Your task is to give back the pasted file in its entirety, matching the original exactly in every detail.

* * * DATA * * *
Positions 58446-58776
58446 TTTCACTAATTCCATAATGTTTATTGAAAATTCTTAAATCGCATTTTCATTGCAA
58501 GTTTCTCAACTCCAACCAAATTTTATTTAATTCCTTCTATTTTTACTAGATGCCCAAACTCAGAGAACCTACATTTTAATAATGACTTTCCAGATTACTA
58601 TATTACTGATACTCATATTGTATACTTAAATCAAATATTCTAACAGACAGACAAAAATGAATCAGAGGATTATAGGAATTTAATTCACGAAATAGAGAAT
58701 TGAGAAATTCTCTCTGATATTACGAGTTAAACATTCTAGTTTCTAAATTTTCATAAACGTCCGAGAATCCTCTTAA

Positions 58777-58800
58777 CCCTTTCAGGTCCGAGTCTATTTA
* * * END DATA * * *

Positions 58446-58776
58446 TTTCACTAATTCCATAATGTTTATTGAAAATTCTTAAATCGCATTTTCATTGCAA
58501 GTTTCTCAACTCCAACCAAATTTTATTTAATTCCTTCTATTTTTACTAGATGCCCAAACTCAGAGAACCTACATTTTAATAATGACTTTCCAGATTACTA
58601 TATTACTGATACTCATATTGTATACTTAAATCAAATATTCTAACAGACAGACAAAAATGAATCAGAGGATTATAGGAATTTAATTCACGAAATAGAGAAT
58701 TGAGAAATTCTCTCTGATATTACGAGTTAAACATTCTAGTTTCTAAATTTTCATAAACGTCCGAGAATCCTCTTAA

Positions 58777-58800
58777 CCCTTTCAGGTCCGAGTCTATTTA